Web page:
By Joshua Burman Thayer | Illustration by Charmaine Koehler-lodge
I first got turned on to growing oyster mushrooms years ago when I was installing raised beds at several community gardens. I realized that mushrooms could thrive in dappled shade near trees and other shrubbery, where full-sun lovers like tomatoes, peppers, and eggplant won’t do well. I also felt pleased by the sheer joy the community members experienced as they learned how to tend this mysterious food. Oyster mushrooms are an especially good choice for beginning mushroom gardeners because they are easy to grow and easily recognizable (i.e., not likely to be mistaken for some intruding wild mushrooms).
Acquire your mushroom spawn
You’re supporting a local, family-run business when you buy your oyster mushroom spawn from Far West Fungi. Their SF Ferry Building retail store sells items grown on their Monterey Bay farm. Another place to buy spawn is Fungi Perfecti, the website of Paul Stamets, a well-known global advocate for mushrooms and their ability to heal humans and the planet. Give yourself plenty of time to read and explore at his site.
Acquire your growing substrate
A clean garden bed, where you know what you’ve planted, helps ensure that the mushrooms popping up in your garden are edible. Visit your local nursery for a bale of hay, a block of coco coir fiber, or ½ yard of wood chips to lay down as your mushroom bed substrate. These mostly inert materials reduce the worry about contamination you might encounter if you plant right in native soil.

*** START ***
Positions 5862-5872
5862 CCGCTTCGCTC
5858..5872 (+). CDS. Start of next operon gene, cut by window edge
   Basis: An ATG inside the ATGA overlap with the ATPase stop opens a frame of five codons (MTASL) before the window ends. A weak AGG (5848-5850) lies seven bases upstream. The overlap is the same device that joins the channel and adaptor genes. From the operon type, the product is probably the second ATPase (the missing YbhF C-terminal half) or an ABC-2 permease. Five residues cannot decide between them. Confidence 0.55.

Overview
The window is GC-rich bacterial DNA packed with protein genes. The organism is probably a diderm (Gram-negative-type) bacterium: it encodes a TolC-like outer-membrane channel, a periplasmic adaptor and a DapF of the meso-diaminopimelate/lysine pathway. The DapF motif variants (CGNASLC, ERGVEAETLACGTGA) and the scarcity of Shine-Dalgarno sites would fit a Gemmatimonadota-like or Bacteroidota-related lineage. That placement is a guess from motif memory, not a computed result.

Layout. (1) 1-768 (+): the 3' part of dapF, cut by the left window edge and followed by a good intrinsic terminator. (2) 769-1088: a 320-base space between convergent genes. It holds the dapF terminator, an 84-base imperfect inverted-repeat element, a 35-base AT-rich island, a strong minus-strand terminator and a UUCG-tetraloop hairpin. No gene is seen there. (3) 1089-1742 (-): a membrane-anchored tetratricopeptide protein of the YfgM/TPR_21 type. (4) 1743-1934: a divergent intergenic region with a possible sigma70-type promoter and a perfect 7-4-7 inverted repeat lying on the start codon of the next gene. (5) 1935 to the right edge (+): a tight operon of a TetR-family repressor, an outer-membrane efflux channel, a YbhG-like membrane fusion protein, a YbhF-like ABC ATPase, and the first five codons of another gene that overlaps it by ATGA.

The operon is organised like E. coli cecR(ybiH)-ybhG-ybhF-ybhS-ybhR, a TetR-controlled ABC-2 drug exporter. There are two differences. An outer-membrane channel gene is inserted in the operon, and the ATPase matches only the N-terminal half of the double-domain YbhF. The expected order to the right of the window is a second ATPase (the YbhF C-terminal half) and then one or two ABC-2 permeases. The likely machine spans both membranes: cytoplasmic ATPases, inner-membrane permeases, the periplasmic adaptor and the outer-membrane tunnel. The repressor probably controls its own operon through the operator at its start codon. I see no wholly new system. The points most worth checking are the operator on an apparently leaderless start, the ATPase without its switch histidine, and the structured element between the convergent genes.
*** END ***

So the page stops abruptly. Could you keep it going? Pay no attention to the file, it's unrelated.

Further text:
Plant your patch
You can dedicate a whole raised bed to growing oyster mushrooms, but there may be a smaller space in your yard that looks just right. A dappled-shade spot will help the substrate remain moist on hot days. Start by clearing away weeds and old leaves. Then rake the soil level and lay down your substrate to make a 4-inch-deep bed. Insert your oyster spawn into the matrix of mulch so the spawn is covered. Soak this patch well and continue to soak it three times per week.
Once your oyster mushrooms have appeared, you may find you can harvest as much as a pound of mushrooms per square meter per week. Cut the mushrooms at the base with a knife, rather than yanking them out of the ground, since this will help ensure that the mushrooms come back again and again. ♦
Permaculture designer and educator Joshua Burman Thayer is the author of a new book, Food Forests for First Timers. A regular contributor to Edible East Bay and Mother Earth News, he offers valuable gardening advice monthly in Edible East Bay’s e-newsletter (subscribe here). Learn more about Joshua’s work at nativesungardens.com, and follow him on Twitter @nativesungarden.